US towns that pandered to anti-immigrant sentiment had to raise taxes and borrow to cover the millions in losses

The US is a nation of laws, not men, and that means that unconstituional actions by lawmakers end up being struck down by judges — so when populist leaders of small towns come to power by promising racist legislation to harass "illegals," everybody loses.

The Washington Post's Chico Harlan tells the stories of six US towns where, over the past decade, racial profiling and surveillance laws have been passed to reduce the presence of Latin American people, who were suspected of being undocumented immigrants. It didn't go well for these towns: they ended up having to raise taxes to fight the legal challenges to their laws, and then, when they lost, had to borrow millions to pay for the court costs and judgments awarded to their opponents from groups like the ACLU.

They did manage to briefly make life hell for brown people, but that didn't stop brown people from coming to town, either.

Trump gets to appoint a Supreme Court judge and the Attorney General, both powerful judicial offices, but neither one is the law unto themselves, and both will be held in check by the Constitution, by the rest of the Supremes, and by Federal and State judges across the nation — as well as civil rights litigators from the ACLU, EFF, the Southern Poverty Law Center and others.

This has been a week for shock-and-awe from the White House, with one unconstitutional, cruel, grandstanding executive order after another raining down on us. Read about the experiences of these populist leaders who got their asses handed to them and left office in disgrace, and be heartened.

The municipality that has come the closest to successfully implementing such a law is Fremont, a meatpacking town west of Omaha where a six-year court fight, financed through a tax increase, won the city the right to ban undocumented immigrants from rental housing. But just as the city's officials put the law in place in 2014, they realized it would not be effective: Fremont's rental applications, with their wording approved by the courts, did not require the information, such as a Social Security number, that could help determine whether a person was in the United States legally.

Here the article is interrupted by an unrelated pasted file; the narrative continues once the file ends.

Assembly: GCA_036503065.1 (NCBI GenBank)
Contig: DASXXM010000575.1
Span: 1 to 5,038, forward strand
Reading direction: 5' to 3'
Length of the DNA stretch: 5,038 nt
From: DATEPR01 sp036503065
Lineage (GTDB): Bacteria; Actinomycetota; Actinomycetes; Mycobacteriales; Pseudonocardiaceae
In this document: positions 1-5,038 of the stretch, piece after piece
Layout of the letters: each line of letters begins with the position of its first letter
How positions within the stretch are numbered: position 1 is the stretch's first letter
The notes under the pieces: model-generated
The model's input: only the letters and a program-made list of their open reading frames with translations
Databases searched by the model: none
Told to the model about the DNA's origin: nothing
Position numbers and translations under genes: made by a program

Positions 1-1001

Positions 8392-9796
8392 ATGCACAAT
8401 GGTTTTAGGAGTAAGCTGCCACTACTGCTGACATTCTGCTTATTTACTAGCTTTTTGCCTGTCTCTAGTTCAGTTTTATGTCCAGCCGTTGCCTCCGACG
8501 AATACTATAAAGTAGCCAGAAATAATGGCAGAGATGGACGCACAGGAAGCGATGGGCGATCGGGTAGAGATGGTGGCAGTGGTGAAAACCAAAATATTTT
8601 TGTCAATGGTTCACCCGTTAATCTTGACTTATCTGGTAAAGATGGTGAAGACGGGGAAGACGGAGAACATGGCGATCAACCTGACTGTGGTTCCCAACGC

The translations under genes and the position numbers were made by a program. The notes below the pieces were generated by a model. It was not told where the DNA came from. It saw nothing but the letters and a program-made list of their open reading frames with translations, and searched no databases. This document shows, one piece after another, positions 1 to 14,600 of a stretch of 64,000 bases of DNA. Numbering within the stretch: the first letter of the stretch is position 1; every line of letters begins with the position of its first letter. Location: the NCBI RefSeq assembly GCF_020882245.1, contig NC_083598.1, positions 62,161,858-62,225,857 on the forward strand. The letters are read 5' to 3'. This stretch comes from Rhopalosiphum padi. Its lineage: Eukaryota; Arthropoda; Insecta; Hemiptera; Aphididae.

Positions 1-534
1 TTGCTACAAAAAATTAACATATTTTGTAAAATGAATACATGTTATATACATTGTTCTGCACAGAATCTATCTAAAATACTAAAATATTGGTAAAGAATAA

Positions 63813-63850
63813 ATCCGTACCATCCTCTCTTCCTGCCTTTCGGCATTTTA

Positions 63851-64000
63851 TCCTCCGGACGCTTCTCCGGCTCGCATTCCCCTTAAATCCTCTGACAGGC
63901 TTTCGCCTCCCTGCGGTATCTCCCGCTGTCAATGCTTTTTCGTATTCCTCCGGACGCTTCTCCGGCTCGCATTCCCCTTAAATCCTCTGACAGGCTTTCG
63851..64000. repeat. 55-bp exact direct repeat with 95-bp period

Courts also have weakened several states' illegal-immigrant laws, most notably in Arizona. Michael Hethmon, who is senior counsel for the Immigration Reform Law Institute and helped Kobach handle the Hazleton case, said that the local efforts have faced more setbacks than victories but that the towns' money has been "well spent" in taking a stance. The towns had no data on the number of undocumented residents before or after the ordinances, making it difficult to measure how well the laws worked in driving away that part of the population…

…The law easily won the city council's approval, but its enforcement was held up by an injunction and a lawsuit brought by civil rights groups, including the ACLU. In court, some of Barletta's arguments for the law ran into trouble: He said he didn't know how many undocumented immigrants lived in Hazleton or how many had committed crimes. The town hadn't studied it.

A federal judge eventually ruled that the law was illegal because it usurped the federal government's power and would affect not just undocumented immigrants but "those who look or act as if they are foreign." Other courts upheld that ruling over eight years. Kobach, paid $250,000 by Hazleton, did not respond to multiple requests seeking comment.

In 2015, a federal judge ordered Hazleton to pay $1.4 million to the lawyers who had fought the town.

The city, with a budget of $9 million, took out a bank loan and cut a check to the ACLU, said Joseph Yannuzzi, the mayor who succeeded Barletta.

In these six American towns, laws targeting 'the illegals' didn't go as planned
[Chico Harlan/Washington Post]

(via Naked Capitalism)